13C‐labeling shows the effect of hierarchy on the carbon gain of individuals and functional groups in dense field stands

Lattanzi, Fernando Alfredo; Berone, German Dario; Feneis, Wolfgang; Schnyder, Hans
Publication Year
Published version
Measurements of resource capture by individuals, species, or functional groups coexisting in field stands improve our ability to investigate the ecophysiological basis of plant competition. But methodological and technical difficulties have limited the use of such measurements. Carbon capture, in particular, is difficult to asses in heterogeneous, dense field stands. Here we present a new approach to measure in situ daily gross carbon gain of individuals. It is based on measuring the 13C content of shoots after a few hours of continuous labeling of all assimilated CO2. The technique is simple and has few assumptions. A new, fully mobile facility was developed, capable of providing a labeling environment with a CO2 concentration close to atmospheric air and known, constant 13C‐enrichment, while maintaining temperature and relative humidity within ambient values. This facility was used in seminatural grasslands of Germany and Argentina to explore the relationship between size and carbon gain of individuals of coexisting species growing in contrasting hierarchical positions, and to analyze the carbon gain of functional groups. In general, carbon gain per unit shoot mass increased with increasing size among small individuals, but it became independent of size among the largest ones. In consequence, competition appeared to be size asymmetric between subordinate individuals but size symmetric between dominant individuals. When comparing functional groups, the carbon gain per unit shoot mass of rosette dicots vs. grasses reflected not their relative contribution to stand biomass, but their hierarchical position: irrespectively of mass or growth form, being taller than neighbors was most important in determining carbon gain per unit shoot mass. We believe these results show that in situ measurements of carbon gain can provide valuable insight in field studies of plant competition.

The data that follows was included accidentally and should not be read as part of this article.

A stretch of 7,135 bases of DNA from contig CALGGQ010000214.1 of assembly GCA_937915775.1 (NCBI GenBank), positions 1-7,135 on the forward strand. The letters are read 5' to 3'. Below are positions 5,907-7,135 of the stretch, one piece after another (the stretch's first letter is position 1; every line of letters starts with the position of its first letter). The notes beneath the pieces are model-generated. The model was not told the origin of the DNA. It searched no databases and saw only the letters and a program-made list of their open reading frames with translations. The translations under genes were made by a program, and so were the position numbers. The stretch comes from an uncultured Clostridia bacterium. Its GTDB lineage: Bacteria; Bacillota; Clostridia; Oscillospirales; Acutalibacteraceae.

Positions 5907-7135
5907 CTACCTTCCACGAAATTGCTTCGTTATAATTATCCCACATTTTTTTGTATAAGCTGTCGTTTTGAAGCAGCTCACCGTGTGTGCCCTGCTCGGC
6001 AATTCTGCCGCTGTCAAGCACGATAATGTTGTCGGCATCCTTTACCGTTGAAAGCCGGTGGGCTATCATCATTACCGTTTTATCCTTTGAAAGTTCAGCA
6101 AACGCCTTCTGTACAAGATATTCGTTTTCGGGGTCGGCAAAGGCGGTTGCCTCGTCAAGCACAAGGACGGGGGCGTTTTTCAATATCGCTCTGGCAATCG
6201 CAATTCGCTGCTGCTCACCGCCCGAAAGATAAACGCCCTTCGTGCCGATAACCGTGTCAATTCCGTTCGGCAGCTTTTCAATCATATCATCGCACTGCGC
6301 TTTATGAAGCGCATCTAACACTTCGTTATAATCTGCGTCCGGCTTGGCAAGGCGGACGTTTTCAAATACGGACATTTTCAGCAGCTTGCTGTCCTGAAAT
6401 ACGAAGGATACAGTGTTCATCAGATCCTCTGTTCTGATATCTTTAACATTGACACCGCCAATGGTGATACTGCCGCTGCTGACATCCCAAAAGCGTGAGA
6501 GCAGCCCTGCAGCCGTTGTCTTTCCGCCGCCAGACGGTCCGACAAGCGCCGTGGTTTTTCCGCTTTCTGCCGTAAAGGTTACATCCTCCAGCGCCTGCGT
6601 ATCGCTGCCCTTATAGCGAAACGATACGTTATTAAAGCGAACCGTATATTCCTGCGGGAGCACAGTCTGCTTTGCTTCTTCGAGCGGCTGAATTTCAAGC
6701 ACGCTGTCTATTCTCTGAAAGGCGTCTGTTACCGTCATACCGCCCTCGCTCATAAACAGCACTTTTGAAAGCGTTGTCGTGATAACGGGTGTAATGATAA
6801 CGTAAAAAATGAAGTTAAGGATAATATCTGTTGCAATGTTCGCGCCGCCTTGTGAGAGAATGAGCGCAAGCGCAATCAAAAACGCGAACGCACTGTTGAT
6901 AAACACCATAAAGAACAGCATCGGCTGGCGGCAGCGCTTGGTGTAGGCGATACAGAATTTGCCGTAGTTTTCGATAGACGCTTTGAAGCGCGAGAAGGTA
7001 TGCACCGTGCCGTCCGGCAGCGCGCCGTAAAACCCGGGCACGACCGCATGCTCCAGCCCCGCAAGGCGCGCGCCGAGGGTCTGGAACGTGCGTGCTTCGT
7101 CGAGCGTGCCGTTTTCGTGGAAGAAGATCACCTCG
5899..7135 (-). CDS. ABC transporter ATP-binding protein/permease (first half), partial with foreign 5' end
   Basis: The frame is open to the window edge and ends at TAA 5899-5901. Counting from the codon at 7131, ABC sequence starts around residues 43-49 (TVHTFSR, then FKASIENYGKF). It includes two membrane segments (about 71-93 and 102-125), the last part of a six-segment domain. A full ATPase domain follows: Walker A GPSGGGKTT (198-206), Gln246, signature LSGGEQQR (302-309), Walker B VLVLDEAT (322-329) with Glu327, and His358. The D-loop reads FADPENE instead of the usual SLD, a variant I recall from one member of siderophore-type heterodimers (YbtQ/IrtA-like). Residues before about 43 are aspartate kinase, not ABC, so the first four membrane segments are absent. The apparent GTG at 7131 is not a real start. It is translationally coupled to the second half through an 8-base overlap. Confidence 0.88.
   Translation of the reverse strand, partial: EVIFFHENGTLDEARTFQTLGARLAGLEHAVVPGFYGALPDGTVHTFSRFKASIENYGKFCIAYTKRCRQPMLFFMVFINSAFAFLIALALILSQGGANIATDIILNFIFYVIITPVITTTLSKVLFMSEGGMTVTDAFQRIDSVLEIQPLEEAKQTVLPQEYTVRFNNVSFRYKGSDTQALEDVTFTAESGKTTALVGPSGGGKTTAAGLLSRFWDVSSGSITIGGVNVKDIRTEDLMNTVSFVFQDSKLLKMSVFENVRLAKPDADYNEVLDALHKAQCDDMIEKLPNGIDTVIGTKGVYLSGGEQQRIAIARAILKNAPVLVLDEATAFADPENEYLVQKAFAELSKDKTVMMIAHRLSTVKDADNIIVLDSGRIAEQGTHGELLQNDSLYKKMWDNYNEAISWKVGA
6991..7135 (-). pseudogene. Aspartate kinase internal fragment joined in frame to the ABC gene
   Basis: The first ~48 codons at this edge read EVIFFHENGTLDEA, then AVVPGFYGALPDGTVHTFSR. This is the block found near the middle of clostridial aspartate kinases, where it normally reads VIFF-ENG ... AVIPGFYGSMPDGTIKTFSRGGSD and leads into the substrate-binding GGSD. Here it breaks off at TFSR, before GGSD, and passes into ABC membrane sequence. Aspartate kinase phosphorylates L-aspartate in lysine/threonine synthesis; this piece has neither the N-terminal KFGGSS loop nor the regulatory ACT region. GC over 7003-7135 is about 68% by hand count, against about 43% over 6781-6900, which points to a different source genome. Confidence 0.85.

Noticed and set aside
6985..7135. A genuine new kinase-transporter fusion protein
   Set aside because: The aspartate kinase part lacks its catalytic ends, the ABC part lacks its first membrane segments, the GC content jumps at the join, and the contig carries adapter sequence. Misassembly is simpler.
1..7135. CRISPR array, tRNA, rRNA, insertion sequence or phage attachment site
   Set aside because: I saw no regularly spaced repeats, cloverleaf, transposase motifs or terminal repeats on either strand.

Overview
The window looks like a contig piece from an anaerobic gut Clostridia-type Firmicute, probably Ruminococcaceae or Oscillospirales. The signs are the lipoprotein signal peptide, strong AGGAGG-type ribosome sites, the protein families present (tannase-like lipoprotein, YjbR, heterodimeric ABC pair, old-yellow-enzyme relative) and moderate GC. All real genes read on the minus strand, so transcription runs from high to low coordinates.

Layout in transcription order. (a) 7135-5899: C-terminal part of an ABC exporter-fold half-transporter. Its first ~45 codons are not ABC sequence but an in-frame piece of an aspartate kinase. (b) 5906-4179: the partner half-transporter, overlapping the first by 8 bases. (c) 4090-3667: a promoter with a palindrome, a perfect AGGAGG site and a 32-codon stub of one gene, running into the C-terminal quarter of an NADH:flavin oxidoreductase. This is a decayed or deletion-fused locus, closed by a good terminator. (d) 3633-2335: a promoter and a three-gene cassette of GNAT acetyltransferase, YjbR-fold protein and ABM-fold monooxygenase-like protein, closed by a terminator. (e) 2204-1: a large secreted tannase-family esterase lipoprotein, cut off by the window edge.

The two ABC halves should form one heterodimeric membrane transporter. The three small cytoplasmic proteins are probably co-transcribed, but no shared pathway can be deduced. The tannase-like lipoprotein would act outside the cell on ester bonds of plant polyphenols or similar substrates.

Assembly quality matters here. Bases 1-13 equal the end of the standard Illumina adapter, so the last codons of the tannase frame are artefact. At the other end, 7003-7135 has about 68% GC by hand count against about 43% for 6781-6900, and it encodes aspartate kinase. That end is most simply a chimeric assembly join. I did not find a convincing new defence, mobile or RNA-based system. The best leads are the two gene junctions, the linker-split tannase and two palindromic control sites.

EEA Rafaela
Fil: Lattanzi, Fernando Alfredo. Technische Universität München. Lehrstuhl für Grünlandlehre; Alemania
Fil: Berone, German Dario. Technische Universität München. Lehrstuhl für Grünlandlehre; Alemania. INTA. Estación Experimental Agropecuaria Rafaela; Argentina
Fil: Feneis, Wolfgang. Technische Universität München. Lehrstuhl für Grünlandlehre; Alemania
Fil: Schnyder, Hans. Technische Universität München. Lehrstuhl für Grünlandlehre; Alemania
Ecology 93 (1) : 169-179 (January 2012)
Competencia Biológica
Competición Vegetal
Biological Competition
Plant Competition
Captura de Carbono
Asimilación del Carbono
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Restricted access
INTA Digital (INTA)
Instituto Nacional de Tecnología Agropecuaria
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